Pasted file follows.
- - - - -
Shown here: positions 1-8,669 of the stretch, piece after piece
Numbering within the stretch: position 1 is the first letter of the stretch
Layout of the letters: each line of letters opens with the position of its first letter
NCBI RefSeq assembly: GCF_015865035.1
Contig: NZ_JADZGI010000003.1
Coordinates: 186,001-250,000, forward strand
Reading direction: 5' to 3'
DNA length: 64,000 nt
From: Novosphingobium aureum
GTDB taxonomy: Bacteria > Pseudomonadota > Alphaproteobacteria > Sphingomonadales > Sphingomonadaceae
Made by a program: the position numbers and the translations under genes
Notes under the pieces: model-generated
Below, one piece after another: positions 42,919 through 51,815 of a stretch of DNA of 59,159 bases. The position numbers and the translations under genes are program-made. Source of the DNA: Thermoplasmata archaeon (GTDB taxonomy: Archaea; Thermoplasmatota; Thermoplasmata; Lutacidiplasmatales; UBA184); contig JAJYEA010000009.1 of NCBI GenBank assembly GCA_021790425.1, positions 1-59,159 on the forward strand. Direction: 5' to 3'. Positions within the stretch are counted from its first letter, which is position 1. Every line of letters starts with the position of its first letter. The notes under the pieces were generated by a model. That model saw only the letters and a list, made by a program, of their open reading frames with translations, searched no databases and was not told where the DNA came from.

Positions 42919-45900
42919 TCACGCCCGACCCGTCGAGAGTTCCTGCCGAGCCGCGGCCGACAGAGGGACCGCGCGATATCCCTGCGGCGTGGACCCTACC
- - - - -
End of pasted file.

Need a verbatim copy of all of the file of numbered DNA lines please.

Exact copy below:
Shown here: positions 1-8,669 of the stretch, piece after piece
Numbering within the stretch: position 1 is the first letter of the stretch
Layout of the letters: each line of letters opens with the position of its first letter
NCBI RefSeq assembly: GCF_015865035.1
Contig: NZ_JADZGI010000003.1
Coordinates: 186,001-250,000, forward strand
Reading direction: 5' to 3'
DNA length: 64,000 nt
From: Novosphingobium aureum
GTDB taxonomy: Bacteria > Pseudomonadota > Alphaproteobacteria > Sphingomonadales > Sphingomonadaceae
Made by a program: the position numbers and the translations under genes
Notes under the pieces: model-generated
Below, one piece after another: positions 42,919 through 51,815 of a stretch of DNA of 59,159 bases. The position numbers and the translations under genes are program-made. Source of the DNA: Thermoplasmata archaeon (GTDB taxonomy: Archaea; Thermoplasmatota; Thermoplasmata; Lutacidiplasmatales; UBA184); contig JAJYEA010000009.1 of NCBI GenBank assembly GCA_021790425.1, positions 1-59,159 on the forward strand. Direction: 5' to 3'. Positions within the stretch are counted from its first letter, which is position 1. Every line of letters starts with the position of its first letter. The notes under the pieces were generated by a model. That model saw only the letters and a list, made by a program, of their open reading frames with translations, searched no databases and was not told where the DNA came from.

Positions 42919-45900
42919 TCACGCCCGACCCGTCGAGAGTTCCTGCCGAGCCGCGGCCGACAGAGGGACCGCGCGATATCCCTGCGGCGTGGACCCTACC